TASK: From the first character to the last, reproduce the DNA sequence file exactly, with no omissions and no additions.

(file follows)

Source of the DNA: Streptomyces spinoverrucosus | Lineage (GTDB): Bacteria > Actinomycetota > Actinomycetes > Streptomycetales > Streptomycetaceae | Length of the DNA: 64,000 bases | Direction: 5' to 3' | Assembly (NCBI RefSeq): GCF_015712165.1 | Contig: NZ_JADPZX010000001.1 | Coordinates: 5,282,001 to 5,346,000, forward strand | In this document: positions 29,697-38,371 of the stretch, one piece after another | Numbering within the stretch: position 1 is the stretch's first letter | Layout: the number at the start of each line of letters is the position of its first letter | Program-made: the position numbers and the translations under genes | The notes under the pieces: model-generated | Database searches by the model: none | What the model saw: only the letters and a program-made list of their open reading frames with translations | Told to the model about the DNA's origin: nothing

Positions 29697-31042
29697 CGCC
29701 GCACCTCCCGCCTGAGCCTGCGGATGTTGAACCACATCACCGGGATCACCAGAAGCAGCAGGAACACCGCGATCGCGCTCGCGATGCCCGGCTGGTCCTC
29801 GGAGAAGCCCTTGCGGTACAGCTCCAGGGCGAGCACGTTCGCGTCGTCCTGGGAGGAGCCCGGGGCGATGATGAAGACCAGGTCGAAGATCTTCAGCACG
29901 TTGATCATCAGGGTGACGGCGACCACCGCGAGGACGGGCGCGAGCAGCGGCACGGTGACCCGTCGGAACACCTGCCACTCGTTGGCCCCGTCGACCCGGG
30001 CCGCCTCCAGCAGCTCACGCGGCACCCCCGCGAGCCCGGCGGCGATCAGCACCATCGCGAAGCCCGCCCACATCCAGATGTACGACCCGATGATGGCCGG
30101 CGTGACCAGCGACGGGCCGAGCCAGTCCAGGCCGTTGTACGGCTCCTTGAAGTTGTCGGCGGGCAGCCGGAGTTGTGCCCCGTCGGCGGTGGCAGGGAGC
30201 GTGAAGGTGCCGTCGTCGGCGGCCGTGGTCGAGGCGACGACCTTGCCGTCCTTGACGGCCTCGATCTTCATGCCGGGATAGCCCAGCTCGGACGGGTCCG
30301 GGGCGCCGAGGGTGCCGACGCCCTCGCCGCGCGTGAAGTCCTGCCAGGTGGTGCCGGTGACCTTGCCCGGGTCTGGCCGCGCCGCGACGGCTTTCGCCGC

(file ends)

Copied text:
Source of the DNA: Streptomyces spinoverrucosus | Lineage (GTDB): Bacteria > Actinomycetota > Actinomycetes > Streptomycetales > Streptomycetaceae | Length of the DNA: 64,000 bases | Direction: 5' to 3' | Assembly (NCBI RefSeq): GCF_015712165.1 | Contig: NZ_JADPZX010000001.1 | Coordinates: 5,282,001 to 5,346,000, forward strand | In this document: positions 29,697-38,371 of the stretch, one piece after another | Numbering within the stretch: position 1 is the stretch's first letter | Layout: the number at the start of each line of letters is the position of its first letter | Program-made: the position numbers and the translations under genes | The notes under the pieces: model-generated | Database searches by the model: none | What the model saw: only the letters and a program-made list of their open reading frames with translations | Told to the model about the DNA's origin: nothing

Positions 29697-31042
29697 CGCC
29701 GCACCTCCCGCCTGAGCCTGCGGATGTTGAACCACATCACCGGGATCACCAGAAGCAGCAGGAACACCGCGATCGCGCTCGCGATGCCCGGCTGGTCCTC
29801 GGAGAAGCCCTTGCGGTACAGCTCCAGGGCGAGCACGTTCGCGTCGTCCTGGGAGGAGCCCGGGGCGATGATGAAGACCAGGTCGAAGATCTTCAGCACG
29901 TTGATCATCAGGGTGACGGCGACCACCGCGAGGACGGGCGCGAGCAGCGGCACGGTGACCCGTCGGAACACCTGCCACTCGTTGGCCCCGTCGACCCGGG
30001 CCGCCTCCAGCAGCTCACGCGGCACCCCCGCGAGCCCGGCGGCGATCAGCACCATCGCGAAGCCCGCCCACATCCAGATGTACGACCCGATGATGGCCGG
30101 CGTGACCAGCGACGGGCCGAGCCAGTCCAGGCCGTTGTACGGCTCCTTGAAGTTGTCGGCGGGCAGCCGGAGTTGTGCCCCGTCGGCGGTGGCAGGGAGC
30201 GTGAAGGTGCCGTCGTCGGCGGCCGTGGTCGAGGCGACGACCTTGCCGTCCTTGACGGCCTCGATCTTCATGCCGGGATAGCCCAGCTCGGACGGGTCCG
30301 GGGCGCCGAGGGTGCCGACGCCCTCGCCGCGCGTGAAGTCCTGCCAGGTGGTGCCGGTGACCTTGCCCGGGTCTGGCCGCGCCGCGACGGCTTTCGCCGC